"With our profession in coaching, at least in the circumstances I've been in, sometimes you don't have time," Fisch said. "We were in the middle of a season We were in a playoff run. I sensed that not many teams expected us. We were 6-9 going into our last game of the season. So I think coach Golden felt pretty good about talking to me and flying me in to interview me and then we beat St. Louis to win the first game and then we're beating the world champions. So, I think he probably felt pretty good at that point -- that he'd be able to fly in after that game and then when we won that game he had to start moving a little quicker in terms of having to fill his staff. So he called me that Sunday and we had a long conversation. Throughout the week we were able to talk in the morning and then in the evening each day to make sure we were philosophically on the same page.

"I know he probably did a lot of research, talking to a lot of head coaches that I've worked with and players that I've coached. As well as I did my research, talking to a bunch of people that have crossed his path. And we thought it was a great marriage. And that's what it needs to be when it comes to this profession and the role I have for him."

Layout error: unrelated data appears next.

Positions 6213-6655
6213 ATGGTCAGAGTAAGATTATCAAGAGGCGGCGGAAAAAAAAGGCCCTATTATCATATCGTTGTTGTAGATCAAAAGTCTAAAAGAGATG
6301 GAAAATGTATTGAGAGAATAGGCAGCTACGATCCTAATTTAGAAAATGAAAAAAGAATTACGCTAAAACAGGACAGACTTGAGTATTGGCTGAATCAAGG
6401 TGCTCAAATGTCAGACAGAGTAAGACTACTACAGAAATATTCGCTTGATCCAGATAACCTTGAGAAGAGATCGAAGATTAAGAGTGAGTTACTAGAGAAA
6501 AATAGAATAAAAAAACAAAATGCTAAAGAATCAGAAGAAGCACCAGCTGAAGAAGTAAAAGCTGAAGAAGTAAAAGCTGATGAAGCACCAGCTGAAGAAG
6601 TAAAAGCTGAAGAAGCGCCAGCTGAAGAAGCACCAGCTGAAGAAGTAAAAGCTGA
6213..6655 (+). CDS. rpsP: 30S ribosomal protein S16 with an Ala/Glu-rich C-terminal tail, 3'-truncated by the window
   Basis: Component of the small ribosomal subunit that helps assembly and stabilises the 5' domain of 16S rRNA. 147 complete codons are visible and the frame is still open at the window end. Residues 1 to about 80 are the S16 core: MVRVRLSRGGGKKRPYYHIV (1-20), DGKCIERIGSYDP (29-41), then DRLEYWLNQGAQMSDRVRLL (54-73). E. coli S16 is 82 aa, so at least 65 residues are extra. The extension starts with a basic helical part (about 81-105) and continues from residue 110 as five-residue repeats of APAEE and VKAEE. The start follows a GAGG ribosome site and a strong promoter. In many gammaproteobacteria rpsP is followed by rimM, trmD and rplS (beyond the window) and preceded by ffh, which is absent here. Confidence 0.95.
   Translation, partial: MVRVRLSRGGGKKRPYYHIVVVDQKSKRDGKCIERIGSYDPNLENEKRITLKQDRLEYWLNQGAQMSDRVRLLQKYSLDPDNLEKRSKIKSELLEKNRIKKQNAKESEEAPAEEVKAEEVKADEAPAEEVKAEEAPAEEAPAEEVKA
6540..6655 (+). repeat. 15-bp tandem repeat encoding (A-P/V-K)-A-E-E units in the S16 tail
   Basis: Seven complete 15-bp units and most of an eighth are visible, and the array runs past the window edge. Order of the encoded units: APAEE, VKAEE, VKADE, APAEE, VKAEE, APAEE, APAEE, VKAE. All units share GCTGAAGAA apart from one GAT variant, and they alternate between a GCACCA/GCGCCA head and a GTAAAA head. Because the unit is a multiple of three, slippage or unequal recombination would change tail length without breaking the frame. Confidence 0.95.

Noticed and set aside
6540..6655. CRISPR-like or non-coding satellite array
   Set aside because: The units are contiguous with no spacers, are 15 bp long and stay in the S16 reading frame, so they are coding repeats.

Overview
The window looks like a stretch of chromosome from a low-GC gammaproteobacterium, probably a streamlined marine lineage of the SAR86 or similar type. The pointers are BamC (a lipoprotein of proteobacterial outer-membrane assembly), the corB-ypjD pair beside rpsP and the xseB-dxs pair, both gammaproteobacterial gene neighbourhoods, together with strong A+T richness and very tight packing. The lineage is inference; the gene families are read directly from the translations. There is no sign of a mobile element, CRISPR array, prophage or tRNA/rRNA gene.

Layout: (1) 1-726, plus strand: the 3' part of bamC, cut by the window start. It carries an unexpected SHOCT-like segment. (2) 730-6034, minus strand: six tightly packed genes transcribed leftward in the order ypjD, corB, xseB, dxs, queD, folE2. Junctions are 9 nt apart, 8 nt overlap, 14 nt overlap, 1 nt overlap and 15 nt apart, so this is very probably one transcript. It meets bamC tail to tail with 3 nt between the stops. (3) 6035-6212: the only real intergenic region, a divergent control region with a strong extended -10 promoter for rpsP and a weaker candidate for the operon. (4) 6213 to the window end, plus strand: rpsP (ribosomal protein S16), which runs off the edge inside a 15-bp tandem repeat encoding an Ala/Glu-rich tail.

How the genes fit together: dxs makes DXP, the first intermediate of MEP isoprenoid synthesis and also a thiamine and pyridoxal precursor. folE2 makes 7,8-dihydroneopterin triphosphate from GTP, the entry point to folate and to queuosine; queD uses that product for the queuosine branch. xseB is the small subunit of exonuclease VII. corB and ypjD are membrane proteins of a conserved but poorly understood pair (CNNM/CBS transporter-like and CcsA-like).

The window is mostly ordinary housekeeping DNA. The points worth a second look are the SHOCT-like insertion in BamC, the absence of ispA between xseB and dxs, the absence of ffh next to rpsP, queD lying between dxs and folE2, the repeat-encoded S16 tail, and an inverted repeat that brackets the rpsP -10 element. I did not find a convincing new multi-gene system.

> Fisch said he spent a couple days researching Golden before taking the job.

"The first thing I found out was he's extremely organized, extremely detailed and one of the top coaches in the nation," Fisch said. "And I heard that from three or four coaches that I respect at the highest level. They felt that what he did at Temple -- and I know what he did at Temple. I'm from New Jersey and I know the non-rich tradition of Temple football -- and from 1979 to until Al Golden got there they did not have a winning season and when he was able to get there and go 9-4 and 8-4 in back-to-back seasons, I knew there was something special with Al Golden and the staff he put together at Temple.